Robert Burns

January 25, 2012

Robert Burns also known as  Rabbie Burns –  the Ploughman Poet -Scotland’s favorite son – and Poet of the People was a farmer, tax collector, folk hero, and a Poet  who wrote lyrics in the Scottish dialect. The National poet ofScotlandwas born on January 25, 1759 in Alloway,Ayrshire,Scotlandand died on July 21, 1796 at the early age of 37 inDumfries,Scotland.

Robert was the eldest of seven children born to William Burnes and Agnes Broun.   They were a very close knit family exposed to hard times and poverty. 

 

William Burnes (d 1784) realized education was paramount.  His wife, Agnes was illiterate but she knew many songs which she often sang to her children.

 

Robert Burns famous for his rebellion against traditional religion and morality had many loves in his life but he married only one, Jean Armour.  Jean bore him many children even after her father had the marriage annulled.

 

Robert Burns wrote ‘To A Haggis’ elevating the poor mans dish to great heights.

 

To a Haggis

 

 

All hail your honest rounded face,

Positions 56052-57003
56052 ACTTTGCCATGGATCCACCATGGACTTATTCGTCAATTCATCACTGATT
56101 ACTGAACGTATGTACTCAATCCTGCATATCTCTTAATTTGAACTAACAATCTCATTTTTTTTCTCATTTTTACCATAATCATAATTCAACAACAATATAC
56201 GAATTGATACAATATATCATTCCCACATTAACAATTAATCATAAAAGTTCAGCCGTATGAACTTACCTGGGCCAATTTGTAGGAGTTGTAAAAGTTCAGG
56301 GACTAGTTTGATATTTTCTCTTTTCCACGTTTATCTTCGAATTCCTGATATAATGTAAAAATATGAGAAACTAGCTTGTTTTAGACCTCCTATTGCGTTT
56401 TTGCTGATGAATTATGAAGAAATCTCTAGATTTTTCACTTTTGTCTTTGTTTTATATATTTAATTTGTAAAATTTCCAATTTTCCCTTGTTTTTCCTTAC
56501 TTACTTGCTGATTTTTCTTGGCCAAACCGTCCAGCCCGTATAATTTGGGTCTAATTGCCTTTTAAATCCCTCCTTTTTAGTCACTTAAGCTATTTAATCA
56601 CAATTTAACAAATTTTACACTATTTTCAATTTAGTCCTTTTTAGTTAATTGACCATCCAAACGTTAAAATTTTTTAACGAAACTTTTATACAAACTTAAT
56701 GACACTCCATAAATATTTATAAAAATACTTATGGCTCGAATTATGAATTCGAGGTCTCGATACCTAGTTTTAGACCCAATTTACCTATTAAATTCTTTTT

Great chieftain of the pudding race;

Above them all you take your place,

Beef, tripe, or lamb:

You’re worthy of a grace

As long as my arm.

 

The groaning trencher there you fill,

Your sides are like a distant hill

Your pin would help to mend a mill,

In time of need,

While through your pores the dews distil,

Like amber bead.

 

His knife the rustic goodman wipes,

To cut you through with all his might,

Revealing your gushing entrails bright,

Like any ditch;

And then, what a glorious sight,

Warm, welcome, rich.

 

Then plate for plate they stretch and strive,

Devil take the hindmost, on they drive,

Till all the bloated stomachs by and by,

Are tight as drums.

The rustic goodman with a sigh,

His thanks he hums.

 

Let them that o’er his French ragout,

Or hotchpotch fit only for a sow,

Or fricassee that’ll make you spew,

And with no wonder;

Look down with sneering scornful view,

On such a dinner.

 

Poor devil, see him eat his trash,

As feckless as a withered rush,

His spindly legs and good whip-lash,

His little feet

Through floods or over fields to dash,

O how unfit.

 

But, mark the rustic, haggis-fed;

The trembling earth resounds his tread,

Grasp in his ample hands a flail

He’ll make it whistle,

Stout legs and arms that never fail,

Proud as the thistle.

 

You powers that make mankind your care,

And dish them out their bill of fare.

OldScotlandwants no stinking ware,

That slops in dishes;

But if you grant her grateful prayer,

Give her a haggis.

 

 

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